In honor of the Olympics, not to mention the Steamboat Triathlon taking place this weekend, I am looking at athletics and physical health as part of the solution to addiction and other dysfunctions.
Brian Clay, after winning the Gold Medal for decathlon in Beijing, is now hailed as the World’s Greatest Athlete. Anyone watching this part of the Olympics has had a chance to see clips of him at home with his wife and two young children and hear reference to his very troubled youth. It is said that he began to “get in with the wrong crowd”, but found athletics and chose a different pathway. Ato Boldon, former world class sprinter and current commentator at the Olympics, said, “Decathlon was a good way for him to deal with his anger,” referring to Brian Clay’s early participation in the sport, really ten sports, as the venue that helped him through difficult times. Extreme? Certainly, and an excellent lesson.
Many of us have heard similar stories about other less famous men and women using athletics to deal with anger, sadness, depression, rejection, and many other issues. It is true that involvement in anything constructive has an impact on lives, young and old, yet there is something different about physical activities.
Physical exercise stimulates our brain to produce its own antidepressant chemicals, endorphins. Often taking place outside, many physical endeavors allow sunlight to add its own healing properties to our brains and bodies. Vigorous activity leaves us with that wonderful exhaustion, a signal of the goal reached, the fight finished, letting us know we have done something positive for our bodies. A superb release of anger, physical exercise allows us to mimic fighting, pounding, beating, racing, chasing, and feeling strong and able to protect ourselves, giving our all. Whether our own goal is to participate, to compete, to finish an event, or just to increase fitness, doing it is winning. as opposed to, “into thinking about considering to begin to try to possibly start to…, or into b—s—” , into action is the key. Association with other athletes, exposure to the discipline and commitment they demonstrate, and to positive and caring coaches also have an enormous impact and give us examples of some choices for how we want to live. The benefits are physical, emotional, spiritual, and neurochemical.
The “domino effect” occurs: feeling good about our bodies promotes feeling good about ourselves in general, makes us confident, and helps us deal with the thoughts and feelings that trigger substance use and abuse. Certainly not a foolproof solution, athletics can be life-saving when one is at a crossroads and choosing. We all know athletes and very fit people who are also alcoholic or drug-addicted, reminders that while a healthy part of life, physical health is only a part.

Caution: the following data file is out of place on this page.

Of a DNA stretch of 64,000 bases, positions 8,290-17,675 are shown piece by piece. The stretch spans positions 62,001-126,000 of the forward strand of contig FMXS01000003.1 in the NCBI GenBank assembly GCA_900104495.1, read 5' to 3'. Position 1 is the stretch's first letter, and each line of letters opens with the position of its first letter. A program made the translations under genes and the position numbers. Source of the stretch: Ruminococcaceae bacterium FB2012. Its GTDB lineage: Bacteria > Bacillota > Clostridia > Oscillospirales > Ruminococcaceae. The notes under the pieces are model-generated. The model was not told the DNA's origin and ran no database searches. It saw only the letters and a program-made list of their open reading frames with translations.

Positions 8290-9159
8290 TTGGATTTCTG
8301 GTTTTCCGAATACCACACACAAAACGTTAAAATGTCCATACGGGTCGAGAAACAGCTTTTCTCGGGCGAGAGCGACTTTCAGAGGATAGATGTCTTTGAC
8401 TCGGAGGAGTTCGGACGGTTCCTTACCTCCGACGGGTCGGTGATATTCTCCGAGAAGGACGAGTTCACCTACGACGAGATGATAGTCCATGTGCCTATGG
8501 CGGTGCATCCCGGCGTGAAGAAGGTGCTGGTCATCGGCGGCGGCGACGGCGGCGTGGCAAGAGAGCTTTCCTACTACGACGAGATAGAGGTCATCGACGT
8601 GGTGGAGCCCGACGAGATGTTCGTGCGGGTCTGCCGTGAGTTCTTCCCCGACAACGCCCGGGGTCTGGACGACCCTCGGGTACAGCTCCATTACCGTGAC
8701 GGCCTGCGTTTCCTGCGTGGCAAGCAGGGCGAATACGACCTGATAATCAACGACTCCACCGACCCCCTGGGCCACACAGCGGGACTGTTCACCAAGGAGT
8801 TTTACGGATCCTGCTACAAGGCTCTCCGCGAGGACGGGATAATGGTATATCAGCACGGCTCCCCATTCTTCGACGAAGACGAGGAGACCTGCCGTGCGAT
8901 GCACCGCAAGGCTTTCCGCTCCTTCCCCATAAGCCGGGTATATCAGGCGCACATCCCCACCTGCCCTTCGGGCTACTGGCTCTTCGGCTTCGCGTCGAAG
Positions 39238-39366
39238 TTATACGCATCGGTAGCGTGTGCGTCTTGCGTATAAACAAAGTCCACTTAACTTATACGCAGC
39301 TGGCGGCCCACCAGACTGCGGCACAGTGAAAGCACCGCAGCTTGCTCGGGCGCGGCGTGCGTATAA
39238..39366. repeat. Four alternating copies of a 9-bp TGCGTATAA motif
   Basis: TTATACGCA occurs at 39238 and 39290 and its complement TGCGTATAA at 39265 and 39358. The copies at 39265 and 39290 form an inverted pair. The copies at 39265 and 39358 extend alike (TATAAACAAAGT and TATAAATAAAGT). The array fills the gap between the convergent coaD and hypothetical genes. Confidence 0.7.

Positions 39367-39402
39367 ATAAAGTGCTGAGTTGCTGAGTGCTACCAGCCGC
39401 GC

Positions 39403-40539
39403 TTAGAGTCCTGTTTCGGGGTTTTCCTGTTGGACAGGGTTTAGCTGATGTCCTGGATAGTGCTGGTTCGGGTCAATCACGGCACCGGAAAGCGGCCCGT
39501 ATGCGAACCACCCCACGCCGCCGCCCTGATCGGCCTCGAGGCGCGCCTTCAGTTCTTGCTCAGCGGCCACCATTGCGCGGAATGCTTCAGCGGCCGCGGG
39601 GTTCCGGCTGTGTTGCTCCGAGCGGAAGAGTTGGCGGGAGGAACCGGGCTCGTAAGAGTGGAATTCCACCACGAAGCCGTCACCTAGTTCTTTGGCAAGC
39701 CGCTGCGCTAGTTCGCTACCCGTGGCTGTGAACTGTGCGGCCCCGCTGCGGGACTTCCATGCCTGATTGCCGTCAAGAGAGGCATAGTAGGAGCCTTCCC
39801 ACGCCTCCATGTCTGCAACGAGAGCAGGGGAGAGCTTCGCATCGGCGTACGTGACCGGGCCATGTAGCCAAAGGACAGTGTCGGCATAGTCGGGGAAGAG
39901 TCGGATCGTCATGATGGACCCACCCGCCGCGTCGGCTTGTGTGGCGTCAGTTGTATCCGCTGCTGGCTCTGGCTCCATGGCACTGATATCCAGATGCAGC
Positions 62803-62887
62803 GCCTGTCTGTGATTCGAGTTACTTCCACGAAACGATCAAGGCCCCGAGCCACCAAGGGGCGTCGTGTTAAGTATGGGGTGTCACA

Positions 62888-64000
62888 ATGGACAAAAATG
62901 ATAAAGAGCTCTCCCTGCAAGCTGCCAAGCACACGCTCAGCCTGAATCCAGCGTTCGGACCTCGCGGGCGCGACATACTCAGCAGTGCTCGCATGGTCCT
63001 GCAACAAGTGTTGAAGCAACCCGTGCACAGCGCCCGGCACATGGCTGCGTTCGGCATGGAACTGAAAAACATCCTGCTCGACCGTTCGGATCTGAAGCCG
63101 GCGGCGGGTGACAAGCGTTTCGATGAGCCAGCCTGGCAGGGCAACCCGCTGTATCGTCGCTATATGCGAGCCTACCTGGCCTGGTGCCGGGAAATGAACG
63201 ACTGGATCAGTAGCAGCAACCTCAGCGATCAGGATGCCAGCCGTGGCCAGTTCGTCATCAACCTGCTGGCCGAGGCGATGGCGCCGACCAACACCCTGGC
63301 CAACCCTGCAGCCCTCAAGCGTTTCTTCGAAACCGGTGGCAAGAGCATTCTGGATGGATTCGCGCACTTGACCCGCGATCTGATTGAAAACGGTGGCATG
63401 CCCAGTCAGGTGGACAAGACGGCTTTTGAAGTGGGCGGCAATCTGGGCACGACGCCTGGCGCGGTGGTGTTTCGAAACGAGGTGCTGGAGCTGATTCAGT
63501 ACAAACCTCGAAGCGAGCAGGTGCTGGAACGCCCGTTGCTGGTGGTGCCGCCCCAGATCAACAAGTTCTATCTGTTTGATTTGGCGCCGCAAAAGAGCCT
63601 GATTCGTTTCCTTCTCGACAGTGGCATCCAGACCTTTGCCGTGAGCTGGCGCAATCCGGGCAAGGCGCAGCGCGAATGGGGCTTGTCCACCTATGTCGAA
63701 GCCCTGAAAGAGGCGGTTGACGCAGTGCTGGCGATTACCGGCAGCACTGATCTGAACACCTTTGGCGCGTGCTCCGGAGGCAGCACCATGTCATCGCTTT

What about addicts already into their disease, and even already into recovery? The same applies: physical activity helps improve recovery and assists the addict in embracing the spectrum of life changes we need and deserve to have the best recovery we can. It has been said that all one has to do to recover from addiction is to “not use drugs and change everything about your life.” Addiction depletes the brain of many of its mood stabilizing neurochemicals; the endorphins stimulated by exercise help create equilibrium in our thinking and feeling, and are a huge adjunct to recovery. Another benefit for the addict is replacing old destructive behavior with new constructive activities. Sedentary pastimes are better than destructive activities, but physical pastimes have a multifaceted positive impact. For some, the illegal drugs and alcohol go, but the addictions of overeating, watching television and cigarette smoking take over. If this is the best they can do, they have my respect for going as far as they can. For anyone who is willing to do more and include physical activity in their recovery, I commend them. They are on their way to increasing health in all areas, physical, emotional, and spiritual.
Intimidating at first, beginning a physical exercise program is worth trying and there are those who will help!